It's a rare band that puts the progressive in progressive metal, though politically that wouldn't be the title track where Geoff Tate's officious voice-over bemoans the relative dearth of local law enforcement funding. Still, tracks like "Best I Can" and "Resistance" hit hard in all the right ways, and even if this album does sit right on the transition from hair metal to grunge (hear those synth hits in "The Thin Line") "Jet City Woman" and "Another Rainy Night (Without You)" mostly avoid sounding too dated. But the slower, meatier and more deliberate pieces ("Della Brown", "Hand on Heart," "One and Only") have real art and a rich sound fostered by the environmental effects throughout the album and even a cameo from an answering machine; oddly, the otherwise beguiling "Silent Lucidity" may have the most ornate prog trappings but wears the least well in authenticity, almost a cynically deliberate attempt at a metaphysical "Comfortably Numb" (Michael Kamen's presence wouldn't be a coincidence, either). Nevertheless, you could do a lot worse for hard rock, and much of the pretense of lesser art metal bands is refreshingly absent. The 2003 reissue added three ill-advised B-sides, including a disastrous cover of "Scarborough Fair," and the 20th anniversary second disc is another lazy pack-in all-live recording not sufficiently interesting to seek out on its own. Just buy the original; you can probably find it cheaper too. (Content: adult themes in "The Thin Line.")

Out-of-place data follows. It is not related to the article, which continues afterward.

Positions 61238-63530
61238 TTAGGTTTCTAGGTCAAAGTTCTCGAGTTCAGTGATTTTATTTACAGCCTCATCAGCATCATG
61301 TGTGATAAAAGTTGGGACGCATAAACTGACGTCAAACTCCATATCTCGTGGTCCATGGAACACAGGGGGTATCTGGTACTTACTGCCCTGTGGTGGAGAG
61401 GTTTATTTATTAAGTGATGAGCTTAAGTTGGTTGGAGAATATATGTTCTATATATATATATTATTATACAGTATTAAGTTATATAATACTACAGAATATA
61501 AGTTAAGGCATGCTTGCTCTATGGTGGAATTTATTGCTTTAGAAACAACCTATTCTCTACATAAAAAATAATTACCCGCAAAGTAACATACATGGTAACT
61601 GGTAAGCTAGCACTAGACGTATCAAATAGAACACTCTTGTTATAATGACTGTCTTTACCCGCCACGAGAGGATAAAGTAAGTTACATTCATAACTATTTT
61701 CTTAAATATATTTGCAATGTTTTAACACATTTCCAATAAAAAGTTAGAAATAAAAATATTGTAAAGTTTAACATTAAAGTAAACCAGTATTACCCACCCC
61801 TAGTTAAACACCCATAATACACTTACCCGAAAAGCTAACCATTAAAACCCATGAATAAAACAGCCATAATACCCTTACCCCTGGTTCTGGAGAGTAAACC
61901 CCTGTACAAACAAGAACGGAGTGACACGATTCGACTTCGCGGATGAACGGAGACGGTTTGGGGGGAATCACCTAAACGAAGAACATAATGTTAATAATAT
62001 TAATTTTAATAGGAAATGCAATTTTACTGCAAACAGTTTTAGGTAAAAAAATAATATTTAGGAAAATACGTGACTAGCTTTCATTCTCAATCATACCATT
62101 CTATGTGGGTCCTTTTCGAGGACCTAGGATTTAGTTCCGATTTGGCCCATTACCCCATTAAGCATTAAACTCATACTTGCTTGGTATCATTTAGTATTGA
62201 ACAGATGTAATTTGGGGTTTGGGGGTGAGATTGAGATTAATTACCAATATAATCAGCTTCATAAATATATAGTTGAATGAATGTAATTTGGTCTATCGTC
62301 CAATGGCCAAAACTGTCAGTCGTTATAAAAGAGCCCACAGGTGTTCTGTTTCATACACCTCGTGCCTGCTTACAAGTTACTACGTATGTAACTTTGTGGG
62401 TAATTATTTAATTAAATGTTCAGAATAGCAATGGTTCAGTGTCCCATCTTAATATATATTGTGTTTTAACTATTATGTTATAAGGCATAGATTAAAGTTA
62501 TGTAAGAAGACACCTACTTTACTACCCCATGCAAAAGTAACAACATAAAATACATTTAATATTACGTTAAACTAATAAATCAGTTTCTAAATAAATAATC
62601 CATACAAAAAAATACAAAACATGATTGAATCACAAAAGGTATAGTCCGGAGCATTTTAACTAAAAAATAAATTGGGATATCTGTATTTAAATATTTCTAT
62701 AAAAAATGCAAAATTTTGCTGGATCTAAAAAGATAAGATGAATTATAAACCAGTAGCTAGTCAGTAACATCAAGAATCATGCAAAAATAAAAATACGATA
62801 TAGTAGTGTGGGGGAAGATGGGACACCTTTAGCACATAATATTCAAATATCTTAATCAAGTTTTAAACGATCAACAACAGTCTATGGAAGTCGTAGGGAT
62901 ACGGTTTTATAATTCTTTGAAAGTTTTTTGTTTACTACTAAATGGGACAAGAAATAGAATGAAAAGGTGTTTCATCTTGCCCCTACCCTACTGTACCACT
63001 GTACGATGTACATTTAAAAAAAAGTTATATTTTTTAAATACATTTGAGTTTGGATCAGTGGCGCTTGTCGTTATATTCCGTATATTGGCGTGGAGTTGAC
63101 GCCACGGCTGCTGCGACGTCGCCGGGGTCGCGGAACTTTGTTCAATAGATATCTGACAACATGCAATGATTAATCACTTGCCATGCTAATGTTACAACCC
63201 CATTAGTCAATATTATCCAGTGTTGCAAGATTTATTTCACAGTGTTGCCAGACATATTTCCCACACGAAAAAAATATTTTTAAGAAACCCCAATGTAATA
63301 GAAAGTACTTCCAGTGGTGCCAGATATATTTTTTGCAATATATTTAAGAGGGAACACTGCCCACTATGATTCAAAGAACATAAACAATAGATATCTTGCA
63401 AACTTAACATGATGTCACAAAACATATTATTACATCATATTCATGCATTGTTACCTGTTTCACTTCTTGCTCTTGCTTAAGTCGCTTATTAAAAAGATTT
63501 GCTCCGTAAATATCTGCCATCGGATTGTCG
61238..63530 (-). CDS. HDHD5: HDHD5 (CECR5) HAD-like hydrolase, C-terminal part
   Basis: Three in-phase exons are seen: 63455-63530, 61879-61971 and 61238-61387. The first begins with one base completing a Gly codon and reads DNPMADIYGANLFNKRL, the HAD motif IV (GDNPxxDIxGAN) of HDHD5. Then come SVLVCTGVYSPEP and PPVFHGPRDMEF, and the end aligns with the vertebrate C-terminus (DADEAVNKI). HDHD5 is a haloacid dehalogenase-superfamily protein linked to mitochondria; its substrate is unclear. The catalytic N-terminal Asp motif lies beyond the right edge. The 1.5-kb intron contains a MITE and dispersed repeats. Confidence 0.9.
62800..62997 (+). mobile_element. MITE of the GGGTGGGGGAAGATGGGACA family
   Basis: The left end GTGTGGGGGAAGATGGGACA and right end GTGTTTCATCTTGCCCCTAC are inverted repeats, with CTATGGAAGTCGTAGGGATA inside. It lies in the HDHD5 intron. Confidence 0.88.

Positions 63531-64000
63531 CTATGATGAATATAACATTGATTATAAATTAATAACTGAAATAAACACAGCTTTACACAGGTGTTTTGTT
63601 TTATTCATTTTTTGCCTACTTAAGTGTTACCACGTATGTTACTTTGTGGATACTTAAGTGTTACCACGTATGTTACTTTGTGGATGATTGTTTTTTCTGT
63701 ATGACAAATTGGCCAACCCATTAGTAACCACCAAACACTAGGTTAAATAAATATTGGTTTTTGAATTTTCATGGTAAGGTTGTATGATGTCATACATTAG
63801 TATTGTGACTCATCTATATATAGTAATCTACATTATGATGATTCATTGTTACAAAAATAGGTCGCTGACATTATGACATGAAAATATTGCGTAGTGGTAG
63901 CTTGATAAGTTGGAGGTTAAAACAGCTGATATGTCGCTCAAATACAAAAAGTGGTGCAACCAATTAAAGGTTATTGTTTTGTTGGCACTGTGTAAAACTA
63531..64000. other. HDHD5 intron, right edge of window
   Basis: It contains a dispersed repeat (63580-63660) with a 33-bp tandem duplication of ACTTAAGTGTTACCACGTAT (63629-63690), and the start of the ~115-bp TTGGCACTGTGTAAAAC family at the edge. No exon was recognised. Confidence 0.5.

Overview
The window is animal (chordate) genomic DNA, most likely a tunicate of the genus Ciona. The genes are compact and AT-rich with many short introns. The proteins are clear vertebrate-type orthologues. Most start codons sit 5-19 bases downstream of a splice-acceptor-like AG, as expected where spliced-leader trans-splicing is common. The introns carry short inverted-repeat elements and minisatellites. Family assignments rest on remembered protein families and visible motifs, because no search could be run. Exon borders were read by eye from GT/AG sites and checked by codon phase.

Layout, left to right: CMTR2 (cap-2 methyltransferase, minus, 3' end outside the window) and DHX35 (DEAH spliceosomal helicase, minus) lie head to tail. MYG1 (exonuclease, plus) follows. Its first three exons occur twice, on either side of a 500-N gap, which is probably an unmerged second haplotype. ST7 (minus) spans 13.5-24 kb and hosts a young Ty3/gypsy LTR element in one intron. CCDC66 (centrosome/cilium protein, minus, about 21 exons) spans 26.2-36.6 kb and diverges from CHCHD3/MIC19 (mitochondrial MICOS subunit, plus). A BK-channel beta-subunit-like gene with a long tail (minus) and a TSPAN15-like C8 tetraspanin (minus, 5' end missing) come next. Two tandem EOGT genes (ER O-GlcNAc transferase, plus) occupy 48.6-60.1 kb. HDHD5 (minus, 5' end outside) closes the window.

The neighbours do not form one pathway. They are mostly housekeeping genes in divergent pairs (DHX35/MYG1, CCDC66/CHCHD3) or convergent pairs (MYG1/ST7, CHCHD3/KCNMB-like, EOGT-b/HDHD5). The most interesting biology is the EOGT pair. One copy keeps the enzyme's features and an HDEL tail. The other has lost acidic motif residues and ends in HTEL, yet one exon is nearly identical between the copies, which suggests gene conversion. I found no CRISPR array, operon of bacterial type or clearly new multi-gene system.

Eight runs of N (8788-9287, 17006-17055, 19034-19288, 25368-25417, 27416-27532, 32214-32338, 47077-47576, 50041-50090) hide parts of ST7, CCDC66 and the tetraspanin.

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U2, No Line on the Horizon